Credit: Dr. Rodríguez-Gutiérrez
Shouldn’t your diabetes care be focused on the kind of treatment that you want? Aren’t you the one who has the most at stake from your treatment? Aren’t you the person who pays for it?
The answers to these questions seemed obvious to me, until I went to New Orleans earlier this month for the convention of the American Diabetes Association. It’s the world’s largest annual meeting of diabetes professionals. In a mini-symposium on “Patient-centered care: Is there too much of a good thing?” one medical doctor argued that there is. Another one supported patient-centered care.
Philip Raskin, MD, began his brief talk by saying that he tries to practice patient-centered care “as much as possible.” He is a professor of medicine at the University of Texas in Dallas. As an endocrinologist, he focuses his practice solely on diabetes.
Challenges to patient-centered care
But Dr. Raskin immediately went on to note important challenges. One is that some people with diabetes don’t understand the scientific data and clinical trials.
He calls this “poor health literacy.” Because of the limited time that Dr. Raskin has for each patient, he isn’t able to completely explain what is best for the people he treats.
Another challenge is the cost of the drugs for diabetes. “Not everybody can afford everything,” Dr. Raskin noted.
The “Sally” example
He used the example of a hypothetical patient, who he called Sally. “I really think that we should start you on insulin,” Dr. Raskin might say to her. “Your A1C is far above the target for you.”
But, she replies, she is afraid of needles and that the shots must hurt. She had just heard on TV that there is new pill that makes you lose sugar in your urine. “Can’t we try that instead of the insulin?” This means using an SGLT-2 inhibitor.
Is this option the correct decision, “when all the data suggest it will not get her A1C to target?” This, Dr. Raskin says, is the most important question.
Dr. Rodríguez-Gutiérrez’s view
René Rodríguez-Gutiérrez, MD, responded. He is an assistant professor of medicine at the Mayo Clinic and a professor of medicine at Universidad Autónoma de Nuevo León in Monterrey, Mexico.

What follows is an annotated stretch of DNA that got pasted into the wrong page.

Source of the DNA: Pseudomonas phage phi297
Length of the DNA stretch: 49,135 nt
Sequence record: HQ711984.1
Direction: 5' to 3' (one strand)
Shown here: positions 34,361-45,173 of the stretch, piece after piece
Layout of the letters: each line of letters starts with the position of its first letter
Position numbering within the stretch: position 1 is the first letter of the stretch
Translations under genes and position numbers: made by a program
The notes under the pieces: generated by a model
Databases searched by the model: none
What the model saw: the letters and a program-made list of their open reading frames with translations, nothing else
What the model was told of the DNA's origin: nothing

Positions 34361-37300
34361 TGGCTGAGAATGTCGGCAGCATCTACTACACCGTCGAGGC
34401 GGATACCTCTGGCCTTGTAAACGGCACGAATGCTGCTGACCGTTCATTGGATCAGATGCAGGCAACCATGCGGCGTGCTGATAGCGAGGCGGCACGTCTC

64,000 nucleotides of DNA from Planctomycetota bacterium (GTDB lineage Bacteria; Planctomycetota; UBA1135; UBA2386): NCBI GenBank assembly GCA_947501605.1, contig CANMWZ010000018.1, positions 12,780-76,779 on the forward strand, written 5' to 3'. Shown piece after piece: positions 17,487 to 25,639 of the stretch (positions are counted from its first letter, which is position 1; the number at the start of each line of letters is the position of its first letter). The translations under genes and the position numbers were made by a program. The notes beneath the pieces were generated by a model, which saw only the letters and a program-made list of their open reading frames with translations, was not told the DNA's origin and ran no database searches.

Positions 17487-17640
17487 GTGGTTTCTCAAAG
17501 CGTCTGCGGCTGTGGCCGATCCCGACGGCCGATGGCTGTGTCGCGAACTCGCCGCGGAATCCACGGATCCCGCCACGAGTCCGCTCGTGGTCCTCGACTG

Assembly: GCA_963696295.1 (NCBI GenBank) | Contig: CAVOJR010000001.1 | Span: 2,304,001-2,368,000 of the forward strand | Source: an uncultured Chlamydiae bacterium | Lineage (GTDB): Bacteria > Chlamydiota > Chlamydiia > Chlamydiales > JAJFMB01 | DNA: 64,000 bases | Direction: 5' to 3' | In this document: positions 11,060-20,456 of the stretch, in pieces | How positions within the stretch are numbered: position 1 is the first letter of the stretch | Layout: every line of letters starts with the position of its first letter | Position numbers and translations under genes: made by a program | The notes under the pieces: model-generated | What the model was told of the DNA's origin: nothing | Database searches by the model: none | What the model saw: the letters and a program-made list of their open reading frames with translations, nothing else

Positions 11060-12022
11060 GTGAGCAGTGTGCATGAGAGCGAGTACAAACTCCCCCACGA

The current framework of all the guidelines for diabetes management is A1C-centered, Dr. Rodríguez-Gutiérrez began. Diabetes care in the guidelines means a management plan where the goal is either conventional control or tight control, he says.
Then, if your A1C is high, doctors will intensify your treatment. If it is on target, they will keep it the same. And if it is on target, but you have hypoglycemia (hypos), they will back off.
But there are difficulties with this framework, Dr. Rodríguez-Gutiérrez says.
“The first problem is that A1C goals don’t work to predict important patient outcomes: living longer independently, feeling better, and living unhindered by complications. The second problem is that A1C goals don’t take into account the other diseases that people with diabetes may have. “The guidelines are disease-specific,” Dr. Rodríguez-Gutiérrez says.
Care now measures substitutes for health
In addition to A1C goals, the usual treatment of diabetes now focuses on blood pressure, LDL cholesterol, and weight targets, he says. Patient-centered care will require a shift from these markers, which are often poor substitutes for diabetes health.
Patient-centered care would require a shift to what Dr. Rodríguez-Gutiérrez calls the important patient outcomes. To him, this means shared decision making and minimally disruptive medicine.
Dr. Rodríguez-Gutiérrez says that with patient-centered care, physicians would start a patient’s appointment with a question like this: “Maria, what aspect of your diabetes care would you like to discuss first?” He would then mention weight change, hypos, reduction in A1C, her daily routine, daily blood glucose testing, and cost.
Patient-centered care improves your knowledge
In the Mayo Clinic’s experience, patient-centered care leads to each appointment taking only about 3 more minutes. But, Dr. Rodríguez-Gutiérrez says, the clinic’s experience is that it also leads to a 30 percent improvement in patient knowledge.
In summary, he said that patient-centered care in diabetes is a better model than A1C. It recognizes the fact that people with diabetes usually have other diseases too. It would lead to a better experience for both patients and doctors.
Those of us who have diabetes want to live longer independently, feel better, and live unhindered by complications. Dr. Rodríguez-Gutiérrez talked about these, and recommends a combination of patient-centered care with good A1C control. When you have good health literacy, which Dr. Raskin says could be better, you can have both.
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David Mendosa is a journalist who learned in 1994 that he has Type 2 diabetes, which he now writes about exclusively. He has written thousands of diabetes articles, two books about it, created one of the first diabetes websites, and publishes the monthly newsletter, “Diabetes Update.” His very low-carbohydrate diet, current A1C level of 5.5, and BMI of 19.8 keeps his diabetes in remission without any drugs.
David Mendosa was a journalist who learned in 1994 that he had type 2 diabetes, which he wrote about exclusively. He died in May 2017 after a short illness unrelated to diabetes. He wrote thousands of diabetes articles, two books about it, created one of the first diabetes websites, and published a monthly newsletter, “Diabetes Update.” His very low-carbohydrate diet, A1C level of 5.3, and BMI of 19.8 kept his diabetes in remission without any drugs until his death.